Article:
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Campaigns

"White Supremacy"

Industrialist and philanthropist Julian Shakespeare Carr of Chapel Hill and Durham manufactured tobacco products, including those under the "Bull Durham" trademark. By 1884, Carr and his partner, William T. Blackwell, had built the largest smoking-tobacco factory in the world in Durham. Carr also owned several hosiery mills. Durham Hosiery Mills was once the world’s largest hosiery mill and the only mill in the country staffed entirely by African Americans. Two of these mills were located in Carrboro. In fact, the town of Carrboro was named in Carr's honor after he agreed to share electricity from his mills with local residents. He was an enthusiastic supporter of education, and also provided funds to have Trinity College relocated to Durham (now Duke University). Carr was a delegate to many Democratic conventions, and his picture appears here in a souvenir badge from 1898. "North Carolina Redeemed" refers to the effort by Democrats to break the Republican-Populist coalition primarily made up of white and African American farmers. In 1900 Carr made an unsuccessful bid for U.S. Senate.

"White Supremacy"

Furnifold Simmons (1854-1940) served in the United States Senate for thirty years. Nicknamed "The Great White Father," Simmons led the white supremacy campaigns of 1898 and 1900. In those campaigns, Democrats broke the Republican-Populist coalition that had gained power in North Carolina politics. Simmons was effectively North Carolina's "political boss" during the first three decades of the twentieth century, constructing an organization that became known as the Simmons Machine. Beyond the political arena, he was among the leaders who helped to establish the Intracoastal Waterway.

Phonetic version of "I Like Ike," Eisenhower presidential campaign button

A "Southern" version of the popular slogan "I Like Ike." Republican Dwight D. Eisenhower was elected president during a time when faith in the American dream and a fascination with pop culture were on the rise. Large numbers of American women voted during this period, and the woman's vote was eagerly sought. Paraphernalia such as "I Like Ike" stockings, telephones, and jewelry could be purchased. One could even buy a 'Mamie' (Mrs. Eisenhower) tape dispenser.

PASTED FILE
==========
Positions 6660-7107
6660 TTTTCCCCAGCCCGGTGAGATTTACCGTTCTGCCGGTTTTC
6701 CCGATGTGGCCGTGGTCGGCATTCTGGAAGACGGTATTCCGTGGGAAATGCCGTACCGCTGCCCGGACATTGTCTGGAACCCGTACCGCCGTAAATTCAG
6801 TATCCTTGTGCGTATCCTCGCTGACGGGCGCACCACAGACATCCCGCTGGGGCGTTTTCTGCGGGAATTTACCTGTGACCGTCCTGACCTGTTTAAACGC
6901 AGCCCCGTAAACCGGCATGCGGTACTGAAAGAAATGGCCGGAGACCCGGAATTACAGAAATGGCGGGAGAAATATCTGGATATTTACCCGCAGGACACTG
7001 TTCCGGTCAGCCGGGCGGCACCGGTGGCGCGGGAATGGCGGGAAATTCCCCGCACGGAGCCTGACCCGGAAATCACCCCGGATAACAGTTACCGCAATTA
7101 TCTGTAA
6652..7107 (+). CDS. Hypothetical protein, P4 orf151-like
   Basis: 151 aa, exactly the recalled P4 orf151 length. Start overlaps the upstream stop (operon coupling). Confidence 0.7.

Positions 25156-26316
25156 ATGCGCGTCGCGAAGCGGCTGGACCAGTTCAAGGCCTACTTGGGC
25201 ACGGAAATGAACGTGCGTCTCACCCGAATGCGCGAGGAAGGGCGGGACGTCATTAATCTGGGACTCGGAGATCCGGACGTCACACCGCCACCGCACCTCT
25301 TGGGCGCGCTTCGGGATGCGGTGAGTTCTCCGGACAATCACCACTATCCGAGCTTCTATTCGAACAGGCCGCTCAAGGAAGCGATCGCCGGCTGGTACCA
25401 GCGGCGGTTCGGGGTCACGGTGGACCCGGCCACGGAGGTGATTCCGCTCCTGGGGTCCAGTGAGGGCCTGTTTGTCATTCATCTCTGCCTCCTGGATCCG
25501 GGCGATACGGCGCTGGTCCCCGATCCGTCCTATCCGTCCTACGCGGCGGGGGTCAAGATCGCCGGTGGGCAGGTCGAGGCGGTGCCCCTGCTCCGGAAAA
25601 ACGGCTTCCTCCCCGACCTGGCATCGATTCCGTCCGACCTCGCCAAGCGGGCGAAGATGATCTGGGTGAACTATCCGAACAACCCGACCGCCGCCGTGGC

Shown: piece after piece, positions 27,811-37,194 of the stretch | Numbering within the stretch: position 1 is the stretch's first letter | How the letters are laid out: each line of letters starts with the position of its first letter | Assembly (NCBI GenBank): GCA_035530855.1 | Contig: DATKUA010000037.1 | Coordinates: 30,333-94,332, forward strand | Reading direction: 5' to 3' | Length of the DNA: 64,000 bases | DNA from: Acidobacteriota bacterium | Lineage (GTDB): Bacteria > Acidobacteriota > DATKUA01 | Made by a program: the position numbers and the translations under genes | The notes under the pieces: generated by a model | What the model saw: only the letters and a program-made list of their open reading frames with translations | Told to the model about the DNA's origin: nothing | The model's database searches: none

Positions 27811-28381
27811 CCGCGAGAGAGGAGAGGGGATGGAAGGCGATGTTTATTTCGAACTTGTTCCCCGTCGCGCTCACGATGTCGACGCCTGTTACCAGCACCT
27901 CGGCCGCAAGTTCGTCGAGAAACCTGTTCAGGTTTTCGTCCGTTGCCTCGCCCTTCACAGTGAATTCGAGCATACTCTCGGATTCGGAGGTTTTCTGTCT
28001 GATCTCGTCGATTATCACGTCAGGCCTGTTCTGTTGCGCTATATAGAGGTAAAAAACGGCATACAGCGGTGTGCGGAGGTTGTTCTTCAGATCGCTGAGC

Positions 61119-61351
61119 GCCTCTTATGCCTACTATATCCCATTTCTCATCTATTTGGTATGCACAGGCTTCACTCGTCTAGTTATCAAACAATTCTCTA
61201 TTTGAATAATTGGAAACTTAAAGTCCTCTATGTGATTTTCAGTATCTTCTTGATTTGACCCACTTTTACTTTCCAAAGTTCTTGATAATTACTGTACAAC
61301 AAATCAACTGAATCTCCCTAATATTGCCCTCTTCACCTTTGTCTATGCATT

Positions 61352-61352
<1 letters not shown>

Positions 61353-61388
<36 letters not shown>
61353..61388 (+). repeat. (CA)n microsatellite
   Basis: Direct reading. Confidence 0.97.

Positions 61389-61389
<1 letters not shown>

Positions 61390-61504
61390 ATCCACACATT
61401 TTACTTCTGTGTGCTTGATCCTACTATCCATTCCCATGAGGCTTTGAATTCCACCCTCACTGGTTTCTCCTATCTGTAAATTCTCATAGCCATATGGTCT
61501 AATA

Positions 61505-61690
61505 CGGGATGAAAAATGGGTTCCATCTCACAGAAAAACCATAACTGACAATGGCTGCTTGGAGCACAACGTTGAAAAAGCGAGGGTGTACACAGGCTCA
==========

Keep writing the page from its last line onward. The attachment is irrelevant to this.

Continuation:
Wilmer Mizell button

Wilmer "Vinegar Bend" Mizell pitched for the Pittsburgh Pirates, New York Mets, and St. Louis Cardinals. Although an Alabama native, Mizell moved to Midway, North Carolina, in Davidson County, after retiring from baseball and ran for Congress, serving from 1969 to 1973. He also served in the Ford, Reagan, and Bush presidential administrations.

Hobby for Governer

Having grown up as part of a single- parent, working-class family in east Durham, Wilbur Hobby empathized with the plight of those who struggled daily on low incomes. Hobby became a union organizer and a Civil Rights and Democratic Party activist, as well as president of the AFL-CIO. This button dates from Hobby's failed bid for the North Carolina Democratic gubernatorial nomination in 1972. In 1981, he was removed from his position in the AFL-CIO, after being found guilty of fraud and conspiracy to misuse federal job training funds.

Photo by Hugh Morton

Give'em Al: Give'em Mel: Vote Democratic

Charlotte lawyer and businessman Melvin Watt served a term in the North Carolina Senate (1985-1986) where he was called "the conscience of the senate." In 1992 Watt was elected to the US House of Representatives and became one of only two African Americans elected to Congress from North Carolina in the twentieth century. This button is an example of a "coattail." The "coattail effect" presumes that the popularity of a political party leader will attract votes for other candidates of the same party. In this case, Watt was elected, Gore was not.

Bush-Vinroot Will Lead the Sweep -Rats

Another "coattail" (see Gore and Watt button), this button features a broom, an image used to promote political reform or a "clean sweep" of government. This button is from the North Carolina 2000 gubernatorial race between Democrat Mike Easley and Republican Richard Vinroot, in which Easley prevailed. Both candidates brought a new style of campaigning to the race, focusing on fund-raising and television advertising.

Michael and Me for Bradley

Although generally perceived as nonpolitical, basketball legend and native North Carolinian Michael Jordan made an exception for fellow NBA alumnus Bill Bradley, who vied for the Democratic presidential nomination in 2000.